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Freestanding Indoor Rock Climbing Wall For $150

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Picture of Freestanding Indoor Rock Climbing Wall For $150
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I've recently gotten into rock climbing and while pull-up bars and hangboards are nice, I've really wanted a more realistic training routine. While I wanted to build my own climbing wall, I didn't think my landlord would be too happy with me anchoring it into the wall and ceiling of my apartment. Due to this fact, I had to come up with a slightly different design than most home walls. My basic plan evolved around the outdoor wall I found here - http://www.chockstone.org/techtips/woodie.htm - though I did have to make some modifications due to two constraints:

1 - It had to fit inside my tiny apartment
2 - It had to be freestanding

This is the story of my bouldering wall, it is an epic tale of trial, struggle and triumph.
 
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Step 1: Materials

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These are the materials I used. While I'm no engineer, I feel comfortable that they can withstand any load I or my roommates can exert. I didn't use the same materials as the first plan I saw and unless you build the same exact wall, you probably shouldn't either.


Materials:

(1) Case of beer (You may want more, I can't say that it will aid in construction but it'll sure make it more interesting. For instance while hanging the joists we dropped one of the sides and nearly took out our TV)

(2) Sheets of 3/4" Plywood (3/4 RTD SHTG) @ $17.97 = $35.94
(1) Additional 1' by 8' strip of plywood for the top portion (salvaged from scrap bin) - $4.01

(12) 2'x4'x104-5/8" Studs @ $3.12 = $37.44

(1) Box of 2" Drywall Screws - $6.47

(1) Box of 1.25" Drywall Screws - $6.47

(1) Box of 3" Drywall Screws - Leftover from another project

(40) Climbing Holds with Hardware (ideally you would have around 32 per sheet of plywood) I bought mine here as I've bought some holds from him in the past and have been very satisfied with both the price and quality - http://rockymountainclimbinggear.com/id71.html - $40.00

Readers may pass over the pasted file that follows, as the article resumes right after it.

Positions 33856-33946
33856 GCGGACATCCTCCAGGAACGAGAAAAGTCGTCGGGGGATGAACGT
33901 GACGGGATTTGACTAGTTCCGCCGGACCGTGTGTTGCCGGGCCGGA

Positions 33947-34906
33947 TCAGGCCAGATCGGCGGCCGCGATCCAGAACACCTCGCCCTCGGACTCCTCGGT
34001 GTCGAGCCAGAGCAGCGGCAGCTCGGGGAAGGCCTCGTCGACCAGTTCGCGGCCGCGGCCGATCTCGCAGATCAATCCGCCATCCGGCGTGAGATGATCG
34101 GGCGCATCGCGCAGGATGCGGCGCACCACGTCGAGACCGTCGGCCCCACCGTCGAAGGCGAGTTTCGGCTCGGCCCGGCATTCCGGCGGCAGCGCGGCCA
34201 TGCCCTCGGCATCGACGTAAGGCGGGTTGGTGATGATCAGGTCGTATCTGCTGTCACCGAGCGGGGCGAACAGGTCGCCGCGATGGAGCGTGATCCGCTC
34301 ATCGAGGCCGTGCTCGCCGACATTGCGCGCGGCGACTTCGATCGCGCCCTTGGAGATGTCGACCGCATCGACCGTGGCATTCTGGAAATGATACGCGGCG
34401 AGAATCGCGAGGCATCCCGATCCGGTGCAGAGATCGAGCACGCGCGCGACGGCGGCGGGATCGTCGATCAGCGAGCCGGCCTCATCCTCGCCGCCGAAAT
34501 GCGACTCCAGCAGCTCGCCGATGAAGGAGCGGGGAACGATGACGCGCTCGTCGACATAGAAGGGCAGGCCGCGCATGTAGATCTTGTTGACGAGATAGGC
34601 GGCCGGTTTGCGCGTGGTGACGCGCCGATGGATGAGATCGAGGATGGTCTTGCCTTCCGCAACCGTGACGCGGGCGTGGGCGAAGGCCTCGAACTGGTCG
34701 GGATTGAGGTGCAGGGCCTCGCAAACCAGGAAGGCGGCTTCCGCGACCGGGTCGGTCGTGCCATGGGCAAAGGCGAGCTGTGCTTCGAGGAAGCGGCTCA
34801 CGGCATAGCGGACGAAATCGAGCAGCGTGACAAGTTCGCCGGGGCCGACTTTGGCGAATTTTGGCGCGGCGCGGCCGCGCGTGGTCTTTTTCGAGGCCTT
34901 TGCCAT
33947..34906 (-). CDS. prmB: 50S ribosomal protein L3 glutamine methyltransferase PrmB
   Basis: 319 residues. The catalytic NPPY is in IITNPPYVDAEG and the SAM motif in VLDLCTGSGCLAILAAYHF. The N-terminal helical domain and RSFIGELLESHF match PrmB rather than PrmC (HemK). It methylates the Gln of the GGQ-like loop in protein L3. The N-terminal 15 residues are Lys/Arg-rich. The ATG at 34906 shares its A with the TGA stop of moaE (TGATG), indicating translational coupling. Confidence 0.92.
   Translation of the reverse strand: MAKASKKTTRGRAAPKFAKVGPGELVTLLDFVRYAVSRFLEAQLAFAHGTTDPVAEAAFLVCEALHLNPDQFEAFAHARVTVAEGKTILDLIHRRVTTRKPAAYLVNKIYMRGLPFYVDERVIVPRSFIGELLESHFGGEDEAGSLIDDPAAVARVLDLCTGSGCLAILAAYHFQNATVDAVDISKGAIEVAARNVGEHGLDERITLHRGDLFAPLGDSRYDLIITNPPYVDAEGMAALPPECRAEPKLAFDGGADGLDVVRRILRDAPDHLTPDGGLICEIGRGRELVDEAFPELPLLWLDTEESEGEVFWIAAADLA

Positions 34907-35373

Extra T-Nuts (typically home walls have a t-nut density of 2.25 per square foot) The holds came with just enough hardware for them so if you want more configuration options you'll need to buy about 100 more t-nuts

(12) Plate Connectors @ $0.76 = $9.12

(4) 90 Degree Connectors (3" Angle) @ $1.23 = $4.92

(8) 2x4 Joist Hangers @ $0.75 = $6.00

Total Materials Cost = $150.37


Tools:

- Electric Drill

- Phillips Head Bit

- 7/16" Wood Boring Bit

- 3/8" Hex Wrench

- Tape Measure

- Protractor (or other angle making aid)

- Saw (preferably a power saw, hand saws are only cool for about 10 minutes)



Step 2: Cut It Up

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You'll want to start by cutting all your lumber to size. Note that you'll also want to cut it at the right angles so all joints of your triangle sit flush.

I knew that I wanted my wall to be 4' deep so I could add sides later on by cutting a sheet of plywood in half diagonally. I also knew that it couldn't be taller than 8' (7'11" to be safe) so I decided on roughly a 60 degree overhang so that I would still have about a foot of vertical space on the top so I could mount a hangboard.

I also knew that we would be using two 4' wide sheets of plywood for the surface of the wall so I cut 6 of the studs to a tad longer than 8' to make sure I had room in case anything was off.

Step 3: Assemble Sides